I'm a fan of hero pulps, and I'd always heard of the Spider, but I'd never read any of his stories. So, I was very happy to find this collection of two of his tales. Both stories were big on action, but thin on plot. Very thin. Extremely thin. Now, this is from a guy who's a big fan of Doc Savage tales, which are just about as formula as you can get. But Doc Savage villains have at least a decent motivation and plan. The villains in these stories, the Iron Man and the Bat Man (yep, really!) ...more
Jun 06, 2008 Johnny rated it really liked it
Recommends it for: David Wilson
Shelves: science-fiction
I have a beautiful coffee table book that consists mostly of covers from pulp novels. Often, when I look through that book, I see fascinating covers from magazines that once serialized stories about The Shadow, The Bat, and Doc Savage (to mention only three). Several of the covers were of The Spider magazine. This was unfortunate because I had never read a novel about this character (who seemed to be very much like The Shadow). I even did a search of websites which specialized in out-of-print no ...more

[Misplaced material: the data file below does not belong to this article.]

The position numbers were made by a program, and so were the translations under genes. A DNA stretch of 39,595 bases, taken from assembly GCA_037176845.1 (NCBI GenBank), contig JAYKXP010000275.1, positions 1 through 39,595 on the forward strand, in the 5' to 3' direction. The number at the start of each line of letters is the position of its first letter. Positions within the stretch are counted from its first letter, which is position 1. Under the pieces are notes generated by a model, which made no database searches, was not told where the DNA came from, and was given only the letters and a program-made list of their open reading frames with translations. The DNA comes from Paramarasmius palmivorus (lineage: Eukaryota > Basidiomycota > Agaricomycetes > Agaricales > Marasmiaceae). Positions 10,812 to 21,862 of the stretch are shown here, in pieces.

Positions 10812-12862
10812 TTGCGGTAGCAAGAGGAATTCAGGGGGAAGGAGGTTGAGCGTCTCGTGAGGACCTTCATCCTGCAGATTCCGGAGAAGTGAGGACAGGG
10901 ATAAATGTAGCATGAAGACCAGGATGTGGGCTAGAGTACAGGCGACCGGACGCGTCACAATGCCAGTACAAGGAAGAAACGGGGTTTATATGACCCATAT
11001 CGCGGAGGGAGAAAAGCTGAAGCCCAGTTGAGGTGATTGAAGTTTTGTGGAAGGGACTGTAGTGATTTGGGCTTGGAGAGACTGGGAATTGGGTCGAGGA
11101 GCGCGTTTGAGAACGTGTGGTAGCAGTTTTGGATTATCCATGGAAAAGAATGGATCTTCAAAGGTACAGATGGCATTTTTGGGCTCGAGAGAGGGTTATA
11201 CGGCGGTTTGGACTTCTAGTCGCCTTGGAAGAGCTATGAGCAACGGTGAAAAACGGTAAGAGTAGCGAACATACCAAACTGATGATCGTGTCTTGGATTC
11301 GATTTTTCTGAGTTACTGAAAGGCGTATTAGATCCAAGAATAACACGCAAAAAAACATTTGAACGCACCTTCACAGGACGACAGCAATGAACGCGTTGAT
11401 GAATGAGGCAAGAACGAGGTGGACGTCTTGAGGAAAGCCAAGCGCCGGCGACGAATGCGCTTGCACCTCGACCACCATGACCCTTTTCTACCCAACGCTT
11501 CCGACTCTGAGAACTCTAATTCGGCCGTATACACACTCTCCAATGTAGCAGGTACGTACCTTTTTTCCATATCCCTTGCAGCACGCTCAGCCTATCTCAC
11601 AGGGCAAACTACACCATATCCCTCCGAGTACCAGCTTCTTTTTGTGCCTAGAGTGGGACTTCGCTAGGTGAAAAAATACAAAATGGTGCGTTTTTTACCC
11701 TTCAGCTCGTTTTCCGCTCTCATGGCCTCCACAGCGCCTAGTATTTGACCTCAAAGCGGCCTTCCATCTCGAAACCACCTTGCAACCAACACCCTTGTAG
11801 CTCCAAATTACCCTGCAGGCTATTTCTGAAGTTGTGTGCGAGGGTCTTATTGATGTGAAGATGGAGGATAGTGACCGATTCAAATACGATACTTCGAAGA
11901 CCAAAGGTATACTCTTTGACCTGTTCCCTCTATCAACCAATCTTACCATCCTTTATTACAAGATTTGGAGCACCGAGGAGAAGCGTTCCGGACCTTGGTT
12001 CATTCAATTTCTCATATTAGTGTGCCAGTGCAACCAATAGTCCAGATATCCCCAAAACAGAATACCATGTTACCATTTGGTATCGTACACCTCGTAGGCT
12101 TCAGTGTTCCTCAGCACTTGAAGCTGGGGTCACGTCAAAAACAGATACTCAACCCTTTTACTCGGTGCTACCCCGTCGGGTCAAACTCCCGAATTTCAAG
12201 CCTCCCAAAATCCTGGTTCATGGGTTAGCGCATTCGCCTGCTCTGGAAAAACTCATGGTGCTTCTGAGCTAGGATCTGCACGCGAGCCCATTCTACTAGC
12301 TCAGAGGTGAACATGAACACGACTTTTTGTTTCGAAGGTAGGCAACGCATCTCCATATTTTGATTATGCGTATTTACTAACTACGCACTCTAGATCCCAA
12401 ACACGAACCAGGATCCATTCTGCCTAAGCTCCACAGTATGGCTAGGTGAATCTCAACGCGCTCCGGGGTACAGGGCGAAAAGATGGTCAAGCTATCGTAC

Ed Dexter
Sep 05, 2012 Ed Dexter rated it really liked it
Shelves: pulp
Like The Shadow before him, The Spider is a rich playboy by day and a mysterious crime fighter by night. There's a few differences between them, most notably the Spider leaving his symbol stamped on the foreheads of his victims and he seems a little more eager to brandish his twin pistols. But he also comes off a little more the everyman at times as he doubts himself and his chance of success.

As you can see from the summaries, you've got everything you need to make great pulp stories: a hero wit
Mar 29, 2009 Michael rated it really liked it
Absolutley loved it. Richard Wentworth is a wealthy "playboy" by day. By night he turns into the mysterious "Spider, Master of Men". Similar to the Shadow and even more ruthless. These Pulp adventure heroes didn't mind taking the law into their own hands and killing the Villains (unlike Doc Savage who became more of a progenitor for the Super heroes).
It's obvious here that the Spider (as well as the Shadow) influenced the creation of Batman.
Highly recommended to all pulp adventure readers.
Dec 06, 2012 Shawn rated it liked it
Shelves: action